Increasing air pollution has sparked significant public health concerns due to its wide-ranging and negative consequences on humans. As a result, air filtration technology development has received a lot of attention as a viable and promising alternative.
Many efforts have been made in the past to enhance air filtration technology to overcome the trade-off between filtration efficiency and pressure drop. Filtration technologies for indoor air purification include fabric-based filters, ultraviolet (UV) light, and ionized air. Most traditional air filtering systems use high-efficiency particulate air (HEPA) filters.
Newer technologies that can neutralize all indoor air contaminants, such as UV-based disinfection and bi-polar ionization, will become increasingly significant in the indoor air purification sector in the coming years.
The development of cost-effective and efficient air filtration systems to eradicate all sorts of indoor air contaminants is a pressing industry demand. The industry is always looking for ways to increase air purifiers' cost-effectiveness, maintenance requirements, and neutralizing capability.
This article will provide an introduction to three innovative structure-based strategies in AC filters technology, including component hybridization, fiber morphology modification, and multilayer stacking.
Structure-Based Innovation Strategies
Controlling and enhancing structural qualities allows innovative air filters to be designed. Due to its deep influence on filter structure, fiber diameter is a fundamental design feature in air filtering systems. Nanofibers, which have submicron dimensions, are particularly desired because they outperform microfibers in several areas, including filtration efficiency and slide effects. Here are the three structure-based strategies currently in research and development.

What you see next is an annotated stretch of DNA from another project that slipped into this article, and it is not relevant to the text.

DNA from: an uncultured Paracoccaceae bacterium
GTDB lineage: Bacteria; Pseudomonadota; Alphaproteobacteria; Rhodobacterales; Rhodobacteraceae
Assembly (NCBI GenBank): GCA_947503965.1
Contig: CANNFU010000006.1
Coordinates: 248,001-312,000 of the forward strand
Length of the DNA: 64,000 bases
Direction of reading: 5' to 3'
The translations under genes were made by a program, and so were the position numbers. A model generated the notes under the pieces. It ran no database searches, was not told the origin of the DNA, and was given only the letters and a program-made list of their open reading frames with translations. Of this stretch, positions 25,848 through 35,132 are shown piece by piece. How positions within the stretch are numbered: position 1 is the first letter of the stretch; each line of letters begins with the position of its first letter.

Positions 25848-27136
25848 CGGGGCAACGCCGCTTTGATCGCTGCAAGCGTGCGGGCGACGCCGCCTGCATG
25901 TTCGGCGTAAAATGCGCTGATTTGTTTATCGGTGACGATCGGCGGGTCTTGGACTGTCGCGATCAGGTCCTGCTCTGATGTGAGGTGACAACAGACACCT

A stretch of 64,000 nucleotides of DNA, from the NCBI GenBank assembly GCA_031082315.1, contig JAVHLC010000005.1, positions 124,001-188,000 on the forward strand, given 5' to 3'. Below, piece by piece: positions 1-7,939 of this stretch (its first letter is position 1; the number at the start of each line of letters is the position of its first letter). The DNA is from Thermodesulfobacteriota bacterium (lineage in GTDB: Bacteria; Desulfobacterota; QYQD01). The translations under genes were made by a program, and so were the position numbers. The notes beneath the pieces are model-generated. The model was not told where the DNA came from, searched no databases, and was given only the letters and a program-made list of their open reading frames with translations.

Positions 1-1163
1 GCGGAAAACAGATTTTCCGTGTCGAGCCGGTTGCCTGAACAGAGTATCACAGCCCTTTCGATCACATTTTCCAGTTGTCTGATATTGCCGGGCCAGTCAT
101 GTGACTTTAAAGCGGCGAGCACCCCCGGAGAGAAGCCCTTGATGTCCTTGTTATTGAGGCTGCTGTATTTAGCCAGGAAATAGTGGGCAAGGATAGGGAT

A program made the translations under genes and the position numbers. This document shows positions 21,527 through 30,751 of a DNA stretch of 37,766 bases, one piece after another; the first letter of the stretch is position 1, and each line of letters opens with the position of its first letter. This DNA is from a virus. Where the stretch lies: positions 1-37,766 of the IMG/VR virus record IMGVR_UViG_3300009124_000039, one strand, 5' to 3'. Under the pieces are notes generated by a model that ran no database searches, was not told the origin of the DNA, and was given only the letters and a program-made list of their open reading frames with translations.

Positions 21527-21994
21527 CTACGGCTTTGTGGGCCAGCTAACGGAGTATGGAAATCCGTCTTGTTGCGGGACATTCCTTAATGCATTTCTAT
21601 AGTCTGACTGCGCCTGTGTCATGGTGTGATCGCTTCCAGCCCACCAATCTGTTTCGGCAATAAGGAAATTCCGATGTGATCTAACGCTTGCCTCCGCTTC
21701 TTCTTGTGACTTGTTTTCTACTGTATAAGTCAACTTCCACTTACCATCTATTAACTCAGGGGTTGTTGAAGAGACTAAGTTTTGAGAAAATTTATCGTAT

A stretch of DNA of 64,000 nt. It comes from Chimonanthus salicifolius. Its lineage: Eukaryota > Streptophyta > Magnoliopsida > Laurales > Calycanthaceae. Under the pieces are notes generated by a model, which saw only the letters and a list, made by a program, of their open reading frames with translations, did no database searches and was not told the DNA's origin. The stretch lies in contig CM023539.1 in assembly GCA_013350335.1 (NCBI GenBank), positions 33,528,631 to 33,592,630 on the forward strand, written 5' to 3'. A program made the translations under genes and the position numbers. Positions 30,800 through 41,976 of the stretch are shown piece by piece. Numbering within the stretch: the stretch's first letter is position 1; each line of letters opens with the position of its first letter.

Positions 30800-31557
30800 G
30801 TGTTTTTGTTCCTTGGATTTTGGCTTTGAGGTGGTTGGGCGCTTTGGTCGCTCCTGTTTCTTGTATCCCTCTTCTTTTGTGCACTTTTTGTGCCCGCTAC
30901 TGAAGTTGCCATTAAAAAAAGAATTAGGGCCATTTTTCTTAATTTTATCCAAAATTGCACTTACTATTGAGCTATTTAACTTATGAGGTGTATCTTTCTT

Air Filter Systems With Component Hybridization
The use of homogenous components in the construction of filters is regarded as a restricted method of improving filter performance. Filters made entirely of nanofibers, for example, have small pore diameters, high packing densities, and constricted air channels, resulting in significant pressure decreases.
Filters with microsized fibers, on the other hand, have relatively large holes and loosely packed structures, resulting in lower air resistance but lower filtration effectiveness. As a result, hybrid constructions containing fibers and components of varying sizes or dimensions (i.e. microfibers and nanofibers, microspheres, and nanofibers) could provide a way to balance filtering efficiency and air permeability.
Air Filtering Systems With Fiber Morphology Modifications
Many researchers have been encouraged to incorporate nanostructures into fibers because of their benefits. For example, Brownian diffusion is a vital filtering system for nanoparticles and is aided by larger surface areas. Fiber diameter is often reduced to achieve larger specific surface areas.
Modifying the fiber surface's shape would increase filter performance and is another way to increase surface area. Rough fibers have been demonstrated to lower pressure drop by allowing more trim around the fibers and increasing frictional forces between fibers and particles, which aids in efficient PM collection. Several hybrid constructions with multimodal diameters, dimensions, and other features are currently developing.
Air Filtering System With Multilayer Stacking
The filtration efficiency increases as its weight and thickness increase. This is because of the lengthier particle retention time and bigger filter surface area. Extended fiber spinning periods can result in heavier and thicker filter layers in standard filter manufacturing methods by placing more fiber in a given interval.
However, because newly spun fibers obstruct the as-formed air channels, filters made in this manner often have bad structural features, such as overly thick packing and tiny pores. As a result of the frequent clogging of narrow pores by bigger particles, the air filters suffer from substantial pressure decreases and have lower functioning life spans.
These issues prompted researchers to combine numerous filter layers into one filter unit, enabling desired pore size and packing density while increasing filter weight and thickness, resulting in improved service life and quality.